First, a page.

“What about mom? Your ex?”
“Nobody wants to know you when you've fallen,” Benson said.
Benson sat on a hill overlooking the tracks. He'd spent the twelve dollars in his pocket on a six-pack of good beer and still had the two Bo had given him, though they were hot. He heard rustling in the grass and turned to see Lily and the hound walking up the hill. The dog limped bad, but was mobile. All the blood had been washed away and the gashes were cleaned.
“You haven't made it real far,” Lily said, sitting down next to Benson.
“Just waiting on a train,” Benson said.
“Where you going to go?”
“Any old place. The world's my oyster.”
“All them places are the same as here.”
They drank on the hill. The dog slept in the grass. Benson thought of before, when everything seemed possible. After a long silence, Benson leaned, running his hand up Lily's left knee and under her dress, moving in to kiss her. She pushed him away.
“That train don't lead here no more,” she said.
He drank the rest of his beer. “Maybe I'll see the country. There's so much out there I haven't gotten to take in. All that space, open and calling.” Lily said he needed to find himself first, needed to offer up what good he had left and see what dropped in his hands.
“I seen and seen myself,” he said. “What I found I don't need to show anyone.” Lily got up to leave and gave him the leash and said the dog was maybe something good. As she turned, he reached for her ankle. She stopped for a moment. The touch seemed false to him, like this had never happened before, or never should have. He let go without asking her to stay.
Benson waited outside his mother's house long after the moon rose, until all the lights in the home went out. He went around back and tied the dog to a tree. He crawled in through a kitchen window. He ate a sandwich and drank milk from the carton. In the basement, he found an old tent he'd slept in as a child on camping trips.
He considered what his mother always told him, no matter how bad things were: that everything happened for a reason, that all the bad and all the good had purpose, was part of a plan. He wanted to believe it, but knew it wasn't true. Everything was just bodies in space, traveling, moving all around until they came to a place to call home.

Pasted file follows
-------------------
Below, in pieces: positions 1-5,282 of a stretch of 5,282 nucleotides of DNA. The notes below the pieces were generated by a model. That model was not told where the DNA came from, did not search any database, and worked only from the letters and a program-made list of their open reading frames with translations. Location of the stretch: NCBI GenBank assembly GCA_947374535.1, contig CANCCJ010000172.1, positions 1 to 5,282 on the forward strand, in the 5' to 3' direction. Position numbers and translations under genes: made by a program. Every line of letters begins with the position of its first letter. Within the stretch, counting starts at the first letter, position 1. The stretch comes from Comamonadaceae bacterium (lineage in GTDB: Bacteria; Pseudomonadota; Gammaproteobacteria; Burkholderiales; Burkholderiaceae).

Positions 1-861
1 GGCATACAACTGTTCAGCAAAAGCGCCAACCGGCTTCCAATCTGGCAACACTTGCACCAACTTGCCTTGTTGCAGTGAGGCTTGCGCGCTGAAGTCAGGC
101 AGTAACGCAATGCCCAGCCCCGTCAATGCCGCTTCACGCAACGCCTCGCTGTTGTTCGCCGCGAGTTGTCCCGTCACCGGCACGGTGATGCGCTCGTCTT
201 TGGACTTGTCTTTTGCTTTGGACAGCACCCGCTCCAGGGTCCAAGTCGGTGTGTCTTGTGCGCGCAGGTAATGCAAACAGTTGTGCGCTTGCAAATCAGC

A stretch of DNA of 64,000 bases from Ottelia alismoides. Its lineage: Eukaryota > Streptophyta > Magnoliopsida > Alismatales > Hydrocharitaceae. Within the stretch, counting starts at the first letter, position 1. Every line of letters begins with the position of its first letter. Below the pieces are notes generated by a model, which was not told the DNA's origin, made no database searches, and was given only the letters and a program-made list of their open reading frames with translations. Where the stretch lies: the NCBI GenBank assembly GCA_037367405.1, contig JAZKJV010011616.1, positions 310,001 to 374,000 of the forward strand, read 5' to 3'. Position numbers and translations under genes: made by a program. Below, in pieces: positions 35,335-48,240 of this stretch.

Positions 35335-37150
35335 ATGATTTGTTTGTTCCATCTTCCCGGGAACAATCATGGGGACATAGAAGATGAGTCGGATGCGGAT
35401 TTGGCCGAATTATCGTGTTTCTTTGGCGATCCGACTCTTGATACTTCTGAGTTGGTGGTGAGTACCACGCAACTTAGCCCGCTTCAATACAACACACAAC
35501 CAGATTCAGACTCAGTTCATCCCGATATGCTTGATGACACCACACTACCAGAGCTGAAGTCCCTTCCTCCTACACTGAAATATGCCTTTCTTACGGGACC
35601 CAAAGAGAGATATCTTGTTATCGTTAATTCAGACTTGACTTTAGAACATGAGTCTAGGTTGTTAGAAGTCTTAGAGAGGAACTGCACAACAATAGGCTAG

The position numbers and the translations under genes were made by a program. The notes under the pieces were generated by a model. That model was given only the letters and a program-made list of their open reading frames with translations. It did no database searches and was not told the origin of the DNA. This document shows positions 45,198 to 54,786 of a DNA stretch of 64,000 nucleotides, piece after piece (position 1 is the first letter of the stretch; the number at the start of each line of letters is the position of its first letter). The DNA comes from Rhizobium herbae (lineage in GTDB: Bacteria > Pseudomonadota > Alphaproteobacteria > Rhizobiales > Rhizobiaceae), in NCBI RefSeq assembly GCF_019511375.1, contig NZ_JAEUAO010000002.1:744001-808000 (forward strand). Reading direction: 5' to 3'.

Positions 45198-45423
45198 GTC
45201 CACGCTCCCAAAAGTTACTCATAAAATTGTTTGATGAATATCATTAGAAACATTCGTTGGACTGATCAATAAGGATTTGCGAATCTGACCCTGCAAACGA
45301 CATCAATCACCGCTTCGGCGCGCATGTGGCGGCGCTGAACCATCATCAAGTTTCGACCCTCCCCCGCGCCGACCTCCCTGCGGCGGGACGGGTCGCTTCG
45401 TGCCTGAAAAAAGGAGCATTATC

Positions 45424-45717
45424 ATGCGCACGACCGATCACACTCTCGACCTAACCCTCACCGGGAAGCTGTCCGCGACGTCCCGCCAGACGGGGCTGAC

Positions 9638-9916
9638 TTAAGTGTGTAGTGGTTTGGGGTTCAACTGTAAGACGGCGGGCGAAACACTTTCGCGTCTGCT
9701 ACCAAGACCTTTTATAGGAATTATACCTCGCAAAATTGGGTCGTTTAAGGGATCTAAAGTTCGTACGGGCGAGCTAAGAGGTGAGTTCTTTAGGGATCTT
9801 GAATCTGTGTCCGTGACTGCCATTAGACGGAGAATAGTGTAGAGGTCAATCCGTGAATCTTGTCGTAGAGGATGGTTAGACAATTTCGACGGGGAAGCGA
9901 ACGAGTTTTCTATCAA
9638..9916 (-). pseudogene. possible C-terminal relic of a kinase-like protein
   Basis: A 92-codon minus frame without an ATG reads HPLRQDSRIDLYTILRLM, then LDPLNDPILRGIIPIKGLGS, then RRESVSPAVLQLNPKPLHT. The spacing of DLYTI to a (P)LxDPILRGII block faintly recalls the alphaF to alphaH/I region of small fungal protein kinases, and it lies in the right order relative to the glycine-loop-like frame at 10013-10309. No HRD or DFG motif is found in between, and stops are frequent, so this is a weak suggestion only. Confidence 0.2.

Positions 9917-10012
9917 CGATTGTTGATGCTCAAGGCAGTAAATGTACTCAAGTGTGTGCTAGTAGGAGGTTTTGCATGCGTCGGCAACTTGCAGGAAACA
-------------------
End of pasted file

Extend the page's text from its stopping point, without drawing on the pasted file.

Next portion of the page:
He called Lily.
“Decided where you're headed?” she asked.
“I figure I'll go and go until I find a good spot.”
The train whistle sounded again. “Your train's leaving,” Lily said.
“It's already left me behind,” he said and hung up.
He started a letter to his mom, but couldn't get past, “Mom, Tomorrow I'm” and left the note unfinished on the kitchen table. He tossed the tent through the window and crawled outside. He untied the hound and it licked his hand. He decided to wait to give it a name until he thought of something beautiful. He walked away from the home with the tent under his arm and with the dog walking beside him. The tracks were just beyond the neighborhood. He turned then and noticed the bedroom light on in his mother's window. She stood looking out. He thought she might look and look, but see nothing out there in the night. She'd thought she'd heard something and went to look, but saw nothing outside, didn't see him. She would look out and see nothing beyond the reach of the light.
About the Author: Justin Lawrence Daugherty lives in Atlanta, where he enjoys patio drinks and stopping to pet every big dog. He runs Sundog Lit and edits Cartridge Lit, a mag dedicated to video game-inspired literature.
Story Song: "Skinny Love" by Bon Iver